There is a field behind the apartment in which I live that I've taken walks in with my best friend, my dog, Abigail. I guess the last time we walked there was in late 2009, when I was unemployed, and we'd had some snow. So I put on my waterproof hiking boots, and we snuck across the fence that divides our complex for the safety of the children who live here, and walked through the brambles and rocks for hours. Since then, half that field has been mowed down, and is being changed into a road. It depresses me to look at it now, though the half nearest our place is still field, with a nice creek. Now and then we hear coyotes back there at night, and some of my neighbors say they've seen wild cats come from back there. Not surprising, we have plenty of rodents to keep them all fed.
After that walk I was telling my mother how much trash there was back there, and how many cans and shopping carts there were left there just to rot. No one seemed to be taking care of the field, or to even care about it-the creek was full of cans and other debris. My mother sucked in her breath in horror. "I don't think you should walk back there. There could be HOMELESS PEOPLE back there." Homeless people? As if homelessness alone makes someone dangerous.
I don't fear people. I really don't. I do fear ignorance. I've seen and heard several remarks and articles about the percentage of homeless people who are mentally ill, and how the mental health system fails us-as shown by the apparently mentally ill man who shot a US congresswoman and 19 others at a public event last Saturday.
Does the mental health system fail patients, and sometimes the public? Yes. Just as the health care system in this country fails the sick, and often people die as a result. I think something should be changed; changed BIG and changed now. We could spend lots and lots of time arguing about what to change and how, but that is not my purpose here.( http://www.huffingtonpost.com/harry-shearer/why-so-many-mentally-ill_b_806725.html)
I have struggled with depression since I was a teenager. Twice it became so severe that I was hospitalized. I won't go into details, but I remember clearly that after the second hospitalization, I was working for someone that I still consider one of the best bosses I ever had. After a few days back in the office, during which I was only working half-days and attending groups the other half, I brought him a brochure from the hospital about how to work with people who have depression or mental illness. It was as if, after working together for nearly five years, he became completely afraid to be himself, or even talk to me for fear of throwing me into a nervous breakdown. And I guess that is understandable-most people don't understand mental illness, and don't know how to react to it. Movies and TV make it look pretty scary, and not quite realistic (who knew?)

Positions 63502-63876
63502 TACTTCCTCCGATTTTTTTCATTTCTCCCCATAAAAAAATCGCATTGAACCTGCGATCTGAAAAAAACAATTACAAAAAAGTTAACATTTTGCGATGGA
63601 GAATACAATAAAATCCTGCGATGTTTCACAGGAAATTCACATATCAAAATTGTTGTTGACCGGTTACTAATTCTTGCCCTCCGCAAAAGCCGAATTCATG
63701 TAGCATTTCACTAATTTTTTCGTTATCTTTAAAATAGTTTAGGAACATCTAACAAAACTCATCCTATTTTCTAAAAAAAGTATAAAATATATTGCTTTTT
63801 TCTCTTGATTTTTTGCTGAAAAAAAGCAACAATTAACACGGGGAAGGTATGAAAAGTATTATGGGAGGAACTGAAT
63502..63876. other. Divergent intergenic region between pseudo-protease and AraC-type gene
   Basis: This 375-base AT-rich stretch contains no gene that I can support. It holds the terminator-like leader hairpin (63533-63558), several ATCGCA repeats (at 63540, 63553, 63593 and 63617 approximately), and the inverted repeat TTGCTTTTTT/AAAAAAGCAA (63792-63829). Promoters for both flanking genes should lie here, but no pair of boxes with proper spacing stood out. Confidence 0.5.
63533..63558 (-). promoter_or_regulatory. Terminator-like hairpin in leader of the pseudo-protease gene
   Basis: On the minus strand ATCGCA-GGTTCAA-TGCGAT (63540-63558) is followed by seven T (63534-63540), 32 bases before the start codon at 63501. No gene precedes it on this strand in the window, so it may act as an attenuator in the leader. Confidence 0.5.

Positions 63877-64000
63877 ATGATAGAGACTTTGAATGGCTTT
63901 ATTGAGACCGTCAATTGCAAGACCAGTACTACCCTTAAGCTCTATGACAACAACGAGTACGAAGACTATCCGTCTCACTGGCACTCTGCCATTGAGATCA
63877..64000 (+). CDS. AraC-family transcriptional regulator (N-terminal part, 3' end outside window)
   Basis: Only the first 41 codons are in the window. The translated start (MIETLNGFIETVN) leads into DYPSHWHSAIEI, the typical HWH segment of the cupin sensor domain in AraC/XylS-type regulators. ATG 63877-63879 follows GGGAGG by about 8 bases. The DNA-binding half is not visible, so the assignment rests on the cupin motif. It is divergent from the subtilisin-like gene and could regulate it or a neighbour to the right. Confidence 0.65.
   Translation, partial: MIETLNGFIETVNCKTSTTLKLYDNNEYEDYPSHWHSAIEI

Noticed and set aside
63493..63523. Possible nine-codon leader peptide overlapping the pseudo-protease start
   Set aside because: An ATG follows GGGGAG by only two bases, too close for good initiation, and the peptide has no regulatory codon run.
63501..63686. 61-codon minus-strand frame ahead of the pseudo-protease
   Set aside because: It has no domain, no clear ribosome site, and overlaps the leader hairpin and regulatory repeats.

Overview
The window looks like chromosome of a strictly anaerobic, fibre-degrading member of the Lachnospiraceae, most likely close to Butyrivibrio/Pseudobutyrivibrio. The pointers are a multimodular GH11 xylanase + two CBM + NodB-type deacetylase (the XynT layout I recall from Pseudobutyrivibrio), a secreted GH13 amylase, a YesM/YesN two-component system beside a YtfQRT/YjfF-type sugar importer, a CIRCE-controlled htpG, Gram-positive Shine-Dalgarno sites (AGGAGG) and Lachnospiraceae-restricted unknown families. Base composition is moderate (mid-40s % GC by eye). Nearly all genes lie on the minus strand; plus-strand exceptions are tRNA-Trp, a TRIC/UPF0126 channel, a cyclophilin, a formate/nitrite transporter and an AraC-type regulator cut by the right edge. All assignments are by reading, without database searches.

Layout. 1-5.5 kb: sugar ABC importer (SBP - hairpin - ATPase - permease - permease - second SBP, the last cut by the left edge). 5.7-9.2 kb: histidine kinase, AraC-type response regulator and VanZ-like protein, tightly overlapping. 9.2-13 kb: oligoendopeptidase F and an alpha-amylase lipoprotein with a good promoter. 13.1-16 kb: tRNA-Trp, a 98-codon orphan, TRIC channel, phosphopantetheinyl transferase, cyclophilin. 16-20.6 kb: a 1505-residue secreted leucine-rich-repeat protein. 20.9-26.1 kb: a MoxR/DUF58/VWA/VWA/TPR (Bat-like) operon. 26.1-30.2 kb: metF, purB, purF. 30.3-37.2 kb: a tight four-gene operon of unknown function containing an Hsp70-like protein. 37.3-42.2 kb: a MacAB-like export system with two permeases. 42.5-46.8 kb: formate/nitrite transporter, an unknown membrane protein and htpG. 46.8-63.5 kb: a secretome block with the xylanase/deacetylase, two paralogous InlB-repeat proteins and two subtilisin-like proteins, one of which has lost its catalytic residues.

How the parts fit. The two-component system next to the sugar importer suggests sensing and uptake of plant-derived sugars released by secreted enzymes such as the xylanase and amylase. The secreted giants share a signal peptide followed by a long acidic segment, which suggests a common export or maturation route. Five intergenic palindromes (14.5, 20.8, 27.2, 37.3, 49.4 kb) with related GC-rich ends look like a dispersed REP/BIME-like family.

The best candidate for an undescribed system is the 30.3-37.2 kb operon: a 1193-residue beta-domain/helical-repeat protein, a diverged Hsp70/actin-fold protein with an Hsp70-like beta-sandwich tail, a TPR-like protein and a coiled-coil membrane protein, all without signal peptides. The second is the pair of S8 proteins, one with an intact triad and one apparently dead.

Now, with all the talk about the people who have committed famous mass killings and have been mentally ill, such as the Tuscon, AZ shooter and the Virginia Tech shooter, I am worried.We do need to examine the way we work with the mentally ill. We need to understand why many of the mentally ill often stop taking the medications that keep them in balance-the side effects can be horrific, and in some cases permanent, doctors often must try many different drugs before finding one that helps, and it is very, very hard to find a job if one has been hospitalized for a mental illness, which could in some cases lead to the homelessness that sometimes attends mental illness.
Fear and ignorance can stoke hate and violence. And this is my fear; people are going to hear so much about some violent mentally ill, connected with statistics about how forty percent of the homeless are believed to be mentally ill, and the leap, whether logical or not, will be violence against the homeless.
Yes, we need to have a medical care system in this country that takes care of the sick-whether of body or mind. Yes, we need to discover the causes and cures for homelessness, and find solutions where we can. We do not need to stoke fear against the powerless.